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Gr HobracfxoT independent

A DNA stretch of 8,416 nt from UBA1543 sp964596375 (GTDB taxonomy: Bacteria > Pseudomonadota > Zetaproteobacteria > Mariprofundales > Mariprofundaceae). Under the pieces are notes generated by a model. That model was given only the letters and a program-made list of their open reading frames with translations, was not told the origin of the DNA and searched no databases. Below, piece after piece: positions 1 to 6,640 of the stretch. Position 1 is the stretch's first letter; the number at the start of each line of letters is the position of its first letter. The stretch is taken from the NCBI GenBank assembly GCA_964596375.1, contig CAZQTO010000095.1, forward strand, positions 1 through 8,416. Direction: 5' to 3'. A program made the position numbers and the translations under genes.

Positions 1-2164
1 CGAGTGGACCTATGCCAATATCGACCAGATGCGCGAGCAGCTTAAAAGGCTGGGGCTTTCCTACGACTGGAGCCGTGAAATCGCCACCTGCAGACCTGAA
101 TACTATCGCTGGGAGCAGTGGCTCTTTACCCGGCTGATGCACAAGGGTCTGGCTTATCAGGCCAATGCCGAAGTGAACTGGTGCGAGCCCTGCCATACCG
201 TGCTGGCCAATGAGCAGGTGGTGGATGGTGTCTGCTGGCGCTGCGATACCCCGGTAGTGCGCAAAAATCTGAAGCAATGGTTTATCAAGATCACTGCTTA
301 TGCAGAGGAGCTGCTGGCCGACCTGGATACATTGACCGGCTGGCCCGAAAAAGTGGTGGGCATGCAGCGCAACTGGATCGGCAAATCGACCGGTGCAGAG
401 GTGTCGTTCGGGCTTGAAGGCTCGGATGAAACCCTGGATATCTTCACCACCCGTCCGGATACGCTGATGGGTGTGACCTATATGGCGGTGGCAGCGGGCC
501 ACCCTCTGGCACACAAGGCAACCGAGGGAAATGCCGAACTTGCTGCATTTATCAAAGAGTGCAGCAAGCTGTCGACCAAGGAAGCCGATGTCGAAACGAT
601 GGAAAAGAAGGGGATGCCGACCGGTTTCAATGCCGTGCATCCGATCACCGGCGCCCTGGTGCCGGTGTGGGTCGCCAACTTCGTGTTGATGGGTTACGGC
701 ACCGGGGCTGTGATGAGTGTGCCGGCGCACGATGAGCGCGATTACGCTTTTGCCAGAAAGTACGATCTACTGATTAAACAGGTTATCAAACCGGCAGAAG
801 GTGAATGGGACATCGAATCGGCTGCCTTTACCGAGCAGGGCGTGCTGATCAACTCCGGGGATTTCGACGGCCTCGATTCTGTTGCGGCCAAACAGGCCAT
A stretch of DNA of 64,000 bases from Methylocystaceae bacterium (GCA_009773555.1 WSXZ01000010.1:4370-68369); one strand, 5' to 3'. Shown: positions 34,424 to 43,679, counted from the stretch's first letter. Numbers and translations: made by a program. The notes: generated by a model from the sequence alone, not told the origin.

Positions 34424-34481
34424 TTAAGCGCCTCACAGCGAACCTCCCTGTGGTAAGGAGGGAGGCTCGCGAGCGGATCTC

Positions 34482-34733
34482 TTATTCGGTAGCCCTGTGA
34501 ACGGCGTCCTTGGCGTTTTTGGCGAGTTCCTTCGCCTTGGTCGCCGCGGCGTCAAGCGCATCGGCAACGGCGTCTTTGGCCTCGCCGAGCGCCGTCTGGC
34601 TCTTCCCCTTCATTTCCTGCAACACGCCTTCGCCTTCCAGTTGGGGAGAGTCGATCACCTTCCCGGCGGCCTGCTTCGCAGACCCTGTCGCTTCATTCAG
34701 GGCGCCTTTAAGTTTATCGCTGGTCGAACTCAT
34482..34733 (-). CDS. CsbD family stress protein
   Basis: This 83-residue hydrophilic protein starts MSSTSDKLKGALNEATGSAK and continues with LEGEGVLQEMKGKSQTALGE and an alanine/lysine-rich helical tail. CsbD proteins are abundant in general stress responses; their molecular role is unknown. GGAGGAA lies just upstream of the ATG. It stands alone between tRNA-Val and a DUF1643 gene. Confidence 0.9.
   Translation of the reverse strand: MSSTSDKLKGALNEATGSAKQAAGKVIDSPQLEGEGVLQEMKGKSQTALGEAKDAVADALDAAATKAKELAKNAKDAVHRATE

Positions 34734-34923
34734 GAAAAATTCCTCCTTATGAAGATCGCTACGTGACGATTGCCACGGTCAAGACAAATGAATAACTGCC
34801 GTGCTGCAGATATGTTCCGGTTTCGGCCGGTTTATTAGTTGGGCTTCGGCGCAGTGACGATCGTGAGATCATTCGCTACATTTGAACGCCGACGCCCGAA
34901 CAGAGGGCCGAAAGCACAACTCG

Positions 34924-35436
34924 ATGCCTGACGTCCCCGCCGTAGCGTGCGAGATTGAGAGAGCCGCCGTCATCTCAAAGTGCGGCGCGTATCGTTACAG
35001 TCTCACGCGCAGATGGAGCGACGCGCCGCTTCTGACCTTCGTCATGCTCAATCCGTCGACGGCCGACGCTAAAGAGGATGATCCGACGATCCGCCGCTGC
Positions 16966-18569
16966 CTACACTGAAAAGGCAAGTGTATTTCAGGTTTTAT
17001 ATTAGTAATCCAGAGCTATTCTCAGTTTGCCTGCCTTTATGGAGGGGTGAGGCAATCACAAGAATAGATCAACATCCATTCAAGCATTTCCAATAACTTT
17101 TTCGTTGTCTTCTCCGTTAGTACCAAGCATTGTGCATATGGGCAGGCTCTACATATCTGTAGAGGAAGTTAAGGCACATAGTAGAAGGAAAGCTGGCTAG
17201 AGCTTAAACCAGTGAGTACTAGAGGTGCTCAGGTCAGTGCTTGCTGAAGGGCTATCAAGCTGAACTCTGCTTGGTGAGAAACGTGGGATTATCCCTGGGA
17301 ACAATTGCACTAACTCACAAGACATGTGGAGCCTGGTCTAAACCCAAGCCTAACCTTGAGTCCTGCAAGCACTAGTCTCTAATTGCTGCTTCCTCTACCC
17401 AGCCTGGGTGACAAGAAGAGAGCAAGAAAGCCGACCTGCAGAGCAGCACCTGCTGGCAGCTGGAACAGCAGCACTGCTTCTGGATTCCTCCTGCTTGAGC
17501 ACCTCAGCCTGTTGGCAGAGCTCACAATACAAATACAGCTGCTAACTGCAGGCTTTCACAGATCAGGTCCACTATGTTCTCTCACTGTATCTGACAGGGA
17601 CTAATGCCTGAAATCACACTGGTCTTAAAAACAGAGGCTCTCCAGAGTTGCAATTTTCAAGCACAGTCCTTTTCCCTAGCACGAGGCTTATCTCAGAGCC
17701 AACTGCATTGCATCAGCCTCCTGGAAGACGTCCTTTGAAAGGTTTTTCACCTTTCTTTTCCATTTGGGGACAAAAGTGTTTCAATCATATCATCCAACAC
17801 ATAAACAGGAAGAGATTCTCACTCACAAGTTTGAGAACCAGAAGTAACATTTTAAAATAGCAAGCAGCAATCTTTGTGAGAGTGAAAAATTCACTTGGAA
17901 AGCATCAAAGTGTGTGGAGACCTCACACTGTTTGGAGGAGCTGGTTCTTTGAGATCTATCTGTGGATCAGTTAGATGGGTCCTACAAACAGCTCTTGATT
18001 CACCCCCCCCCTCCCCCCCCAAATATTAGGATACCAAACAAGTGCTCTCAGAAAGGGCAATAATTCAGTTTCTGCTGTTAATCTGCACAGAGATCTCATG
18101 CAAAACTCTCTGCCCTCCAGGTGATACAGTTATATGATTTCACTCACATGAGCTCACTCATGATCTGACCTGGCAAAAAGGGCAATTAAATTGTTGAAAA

UARCH 30, 1905. PAGE 1 long to man, to him who changes the crude raw material Into merchandise. The farmer, under this just system, yvould take as much land as he needs for cultivation and pay out of the har dest, in grain, stock, etc., the amount assessed, as he now does. The build ings, improvements, everything he himself creates out of the surplus of profit, above the land tax, should be his private property to use, sell or .be queath as he is minded to.- Thus, you see; we will have suc ceeded in shifting taxation from the economic capacity of theetaoinshrdl economic earning capacity of the far mer, as a person, back on to the earn ing capacity of his land. This system would abolish, of course, all indirect taxation of man and bring the taxes down to the low est amount. The reason for that re sult is that land values can not be concealed and everybody would watch tax assessments to be paid In cash. If, then, you can rent all the land you need for money-making purposes and have the priority right to keep it as long as you need it, or your offspring needs it, the idea is feasible and it is now in practical use for years in large areas in Australasia. Some American modification of this so-called single land tax system will no doubt have to be developed by us as a matter of self protection against the rapacity of the Christian men who now control the land resources of America and build on that foundation a caste of monopo lists which will destroy our democracy even as the Roman patricians de stroyed that democracy, by shifting taxation from the land they controlled on to the people, who in turn had to come back to the patrician owners of the land for a chance to make a living. A. WANGEMANN. Edgewater, Chicago, 111. DIRECT LEGISLATION SOME LEGISLATIVE NOTES Never has there been such activity as this year in introducing an4 push ing direct legislation measures. Only a few of these come to my desk but I give here a few clippings showing this activity and I begin with the Pa cific coast and come east as there is more ' activity in the west than east. I will be glad of any slippings or news. Send to Eltweed Pomeroy, East Orange, N. J. California , : "'; From the Sacramento Bee. - The senate and assembly commit tees on constitutional amendments held a meeting in the assembly chamber Jan. 22, at which the pro posed constitutional amendments now before the legislature looking to the adoption of the Initiative and f refer endum were discussed. There was. a fair attendance of members of both branches of the legislature, together with a number of citizens interested In the movement. , Speaker Frank C. Prescott, of the assembly, introduced - Dr. ' George Gates, president of Pomona college, as chairman of the evening. Dr. Gates made a short introductory speech, in which he said he was deep ly interested in the question of ' direct legislation, viewing it from the stand point of a moralist and educator. He then introduced George H. Dun lap of Hollywood, secretary of the direct legislation league. Dunlap .said his object was to explain the purposes of the proposed constitutional amend ments now before the legislature. One amendment proposes the initia tive and referendum in the cities and counties of the jstate, and another in Cities I and counties consolidated gov ernments. " : i In the latter class only matters re lating, to franchises ana the drawing of contracts can be. acted upon, while that proposed for the state, outside of consolidated cities and counties, is more general and permits of a wide range of subjects being voted upon di rectly. . - . A. R. Sprague of this city was; then introduced. He said direct legislation is the! most advanced step in. , this democratic country. -When a certain . pencentage of voters believe a certain law should be enacted they can pre sent it to the electors, but if it is not adopted the matter ends there for a time, at-' least. ' v ' The initiative, without the referen dum," would be worse than useless, for the majority must rule to insure the safety of the community. - r ", 4 ; In the' course of Tils remarks, Mr, Sprague" said: ? ; ' - '-' '. "Popular. . government . must always rest, if' it is to be .safe and stable, up on the will of the majority, and what ever plan can be adopted to ascertain more clearly and definitely what this will of the majority is helps in the very highest degree to the perm,anen cy of true democracy. ' ""The' public may think it is voting fnr a certain course of political action when they endorse a platform by vot ing for', the candidates of the conven tion adopting the platform. But some wise politician has remarked (after the election) a platform is made to get off from. This Is so often what it is used for that it Is an absurdity to say that it affords assurance to the voter endorsing it that' ta declarations will later be realized in law." ; . '. Corrupt Legislation v i Colonel H. Weinstock, of this city, followed, saying he ; would confine Himself to two points made by the opponents of direct legislation: That the referendum destroys the respon sibility of the members of a legisla tive body, and second, that there is no need of the referendum. .Colonel Weinstock said it might as pell be urged that the responsibility mmB' STALLIONS A ' of superior courts or constitutional bodies is destroyed. He held the fear of Incurring the disfavor of the people would still remain with legislative bodies, even if the referendum be adopted. ; The weak spot in our government is not In its federal aspect, but in its municipal, government, where cor ruption, fraud and bribery run riot. The people of the municipality have given over their rights to a few, and the rich corporations and the power ful rich have control, practically of the local legislative bodies-.. The only way to stamp out this de plorable condition is to adopt the ref erendum. , ; v The members, of the legislature are not being asked to say they favor the referendum, but; are asked to permit the people to say whether they favor it. v - Character of Advocates Dr. John R. Haynes of Los4Angeles, president of the state direct legisla tion league, was then introduced. Dr. Hayne said two years ago he had presented to the legislature a peti tion signed by 22,000 people asking that practically the-same amendments as are now proposed be submitted to the people. - By a vote of 65 to 1 the amendments were adopted in the assembly at the last session, but they failed of the ne cessary two-thirds vote In the senate, As showing the, character of those favoring direct legislation, Dr. Haynes ran over the list of vice presidents of the state league, mentioning promi nent men In all walks of. life. Its advocates are not cranks or faddists, Dr. Haynes declared, but hard-headed men of intelligence! Every; paper and periodical in Los Angeles, save one, is in favor of the initiative and referen dum. ' ; ' ' 7 ; Oregon ha3 adopted direct legisla-. Jtion by a. vote of 12 to 1, Illinois by 5 to 1, and Nevada last November fell in line. " r Not a New Proposition Chauncey H. Dunn; president of the law and order league of this city was the last speaker. Some seem to think the initiative and referendum is a new proposition, but it is not, he said. Di rect legislation has been in force in some of the cantons of Switzerland for thirty years. ? ' - Here in California what is known as the obligatory referendum has been in practice since the adoption of the new constitution." Under this obliga tory referendum the constitution of the state can not be amended without submitting the amndement to the people- for their ' approval. . ' ' .j The initiative is hot new in this state, for in cities, operating under freeholders' charters 15 per cent of the electors can compel the legislative body to submit to the people a pro posed amendment to the charter. : ; Mr.' Dunn said the people should keep-the final say as to what shall be done in the way rf municipal and county legislation, -and not turn it over to men-whom they have elected to orhce, as is now done. , The initia tive and referendum will safeguard the people's interests absolutely, he declared. ' ' -o ' ' The people of America boast that theirs is self-government, but as a matter of fact there is little of self- government as it is now, the speaker said. He closed his address by refer ring to the success with which direct legislation operates in Switzerland. -, -The meeting closed wltb some ad ditional remarks by Mr. Dunlapwho delt with 1 some-' of " the -objections raised against direct' legislation. Cheer apt lams' roc ar bIoomini. Tin. so sre his iMpttek(i" ittlllom (orer !!). Th kind he elH at flOOOJMOMft lew higher.) Iami' bami are ut all to th roof" with "topMtehers" and lama baa on hUlllnj UtbM" etery dar(alwayi at home.) Gat baay Lawson! "Get next" to Iam the "1I honvmaa." lie own and aclla mora 1st class stalllont than any man In U. 8. He li" "stirring op the anlmala." He has "eompatltora at . on tba roof' watching him sell "top aoteh.ra" at COcta on tho dollar. lama hypnotiaaa hU bnyers wi in "is'.u" sound, bis "paaehaa and w.m" stallions at 1U Pflco." (He don tw Jsh he e ai your whole inrally for one stRltlon.) rranalod Flnaneo Is a warm bunch" but it i t lOOO to 1 11 you visit fam s and will rr cash or glre bankable note you will poaltlTalr buy a staltloo of him and aaa $1000. lams sells stallions honor" must be as represented. lams nas 104--Black Percherons, Belgians, Coachers--104 2 to 6 years old. w't 1700 to 26C0 lbs,; 90 per cent hlack. 60 per cent toa fcorses. A JJ approved, stamped, (stallions that you can make J1000 serrlce lees in one yr.) WWJ400;" "ien.tioDl atAlllona" of Iam. Better than one your neighbors paid 4000 for. It s a "elnch" that "lams" will sav you 1 1000 and sell you a "inonoy maker rwi Farmer Ikeyl What arlh Kraft" these "gold brlek atalllon aaUsmen" are working on the "honoit firmer", telling 4th rate stallions at 2O0O to 16000 with rt" guarantee lams the reliable Importer and Breeder sells "top notchera" so good, bit? and cheap trial they don't need to he "peddled" to he sold. lams sell, direct to "osara" at his home borni, saves buyers all commlaalons and mlddle-man'a profits," 51000-SAVED AT IAMS-$1000 ee whiz. Teddv, lan s"maka good- every statement In add or catalog. Guaranteea stallions as good or better than pictur?. In catalog or pay. yoa $100 for trouble to see stallions, lams Is a "born horaeman" (one not made to order. The HOME OF THE WINNERS s noted for "sensational" wlnnors. lams buys prize winners In Karope. He owns every lit 2nd rand sweepstake, winners in all ages at 1904 state fair. In P.reheron., Belgl". Coach, lams has'a "wnaatlonal stallion show" daily, iie shipped 100 stallions by "apoolat XtiUiljZ"- stallion, yourself. Take no "g.ld brick atal. lion saU.min'e wlrd. Look out for "knocker.." lams has "tha goods" youred abonU His ertablUhmenrrs worth golnrf 2000 miles to see.) lams makes competitor, "holler " He U i knMklnS ?Xlgh price." out of the "Xma. tree" on 1st class atalllon.. Iaros saws wood. "BUt 'q&IM !. W" "200 stallion, are m.ch better than one our nelehbor naid thoe Ohio men J4000 for. (Then I can wear the diamonds.) lams speaks the UnpuaLesbuys dect lrom bre.dera-pays no buyer., salesmen or Interpreter, has no 2 to W men n8 nartners to dMde profits with. Bit 23 fears of suctessiul business makes him a safe man o dc business with " IamS guarantees to sefl a better stallion at J1000Jl4f.K) than .are sold to Stock Co ?or 52600 to $5000 by .lick salo.m.n" or pay you 100 for trouble, you Judge. . . lams pays horses freight, bnyers fare, gives 60 pe. cent breeding guarantee. Write for "eye openor." Greatest catalog on eattb, Kelerences: St. Paul State Kank and Citlaena National Bank. I A WIS St. Paul, Nebraska Percberon an d Shire Stallions . 1 ' W hen you go to buy a horse stop t Lincoln, Nebraska and see Wat ron Woodtl-ros. & Kelley's l'ercherons and Bhlrei. 60 head on hand, rend lor besutiiol photographs oi latent importation, and price list. , These ru iree to all who mention The Independent. Address . WATSON WOODS BROS. & KELLY, Lincoln, Kib 021 .mm. PRICE . EXPLillHED FOR $21.00 TO $23.00 lie ROAD WAGONS .1 IS34.00 lo$38)0, I prTct. ftnd why we can sell TOP BUGGIES, similar te one Hlu.tr.tetf, HAVE BEEN WIPC.LT ADVERTISED, HOW BUGGIES ean be offered at thee l bnKKlM and all other rehlclei at murb lower price than any other house la all tally explained la oar POUR BIG FREE VEHICLE CATA kwnvui Kiut uits aa. out auci kiiu to oi unit yoa will recelTB by return mall. Free, Peat paid. FOUR BIG VEHICLE OATALOOUCI nowlnsr tiie most complete line of erervthlmr in Buggies, Itoad Wagons. Carts, Sutreye, rlinnioiit. Curriafrea, Light and Heavy Wagons, Vehicle, of all kinds, also everything la Uarnexs. Saddles 'and Saddlery, all shown In large handsome half-tone UluBtratlons.full descriptions and all priced at price much lower than any other boose can possibly make. WITH THE FOUR FREE CATA- I ftfMICC you wtlr receive the most a.taolsliint LyUUCa Buasr Offer ever heard of. a new and AtWshin? crooOTltlon. How others call offertop hunrleg at 121.00 to 123.00 and why we can sell at much lower price than all other, will be fully explained. . We will ex plain Why weshlpaoa. to make freight charges amount to next to nothing. We will explain why we are the only fnakers oi dealers In the world that can ship buggies the day we receire your order. Our Free Trial Offer. Our vf Alter Received Term. Our Blndtnf Guarantee are all explained when we send roe the FOUR FREE CATALOGUES. uaifP VAII Alltf IICC CAD k nilPPVO ltrouhae. dntal1 to cut this sd.out today and mall teu. HAVE YOU ANT USE rOK A UUbUl I lfreucan tu.eaTopBuforat.ny price, call your neigh bors attention to this announcement Don't buy any kind of a bugjy yntir lw cut i this ad. out and send to ua aadfttal'oarBlR;FieaUioirBs.thertllbalor,tfci'rryUUt CC1QC RACRIICK fi CO.- ii i iS2 prtiKIUM, err7lidag f xpUincd, all frM for UU aaiM- Write today. SfLAIi! nU;to U WUsf ILUHOIS. From the Oakland Enquirer. ' The bill for direct- legislation through the initiative and referendum appears to have the support of many progressive men of all shades of poli tical opinion. It Is almost cer- tain that the; legislature iwilh pass fa vorably on the measure; . .'.:!.'.. . Oregon ;7- ' From the Portland (Ore.), Telegram. Senator Howe has introduced a Dill that "carries a number of amendments to the initiative and, referendum la-was it stands on the statute '. books at the. present time. - Many, of r these changes are in order that the law may be more easily carried out, but, an im portant leature is namea. , ! , It will permit friends or. opponents of any measure to .have their4 argti- t'- .v'' ments printed Dy the state at me ex pense of the, people having, the mat ter in hand instead of having the par-; ties -having their own arguments print ed and then submitted. . The' bill also does away with the "necessity for hay ing it printed in at. least one news paper in each judicial district, and also abolishes the printing of the gov ernor's proclamation as to the vote on any measure.- . . , r Senator Brown ell has introduced, a bill enlarging the powers of the . peo ple in municipalities to use direct leg islation, f . , ; .., f.' : : ' . '. -. i Montana ;i" From the Helena Record. , . Deep interest centers in the discus sion that, next Tuesday, will take place in the house in connection with the initiative and referendum. Legis lation on that, head is made a special order for that day. Doubtless the mat- ( Continued' on page 14.) :., i t: , if 'J i. .. t i Examine the date - with the address on the wrapper of your paper and If ' your subscription 13 delinquent, please remit. , v.;:; '. , : ; HORSE COLLARS ' VVPO N sw s r s .tw -m AS K YOUR DE aue r TO SHOV TJlf H BEFORE. YOU BUY.- ! ii : . MANUFACTURED Bf ' ; H AftPHAM BROS.COa ' Lincoln Neb. Would You Better Your Ccndltb? We have an article that sells Itself. Agents make $5 per day. Others are. why not you? -Write today forv full particulars. Send two two-cent stamps to WESTERN FLY-GUARD 130.; ' 30 Burr Blk Lincoln. Neb.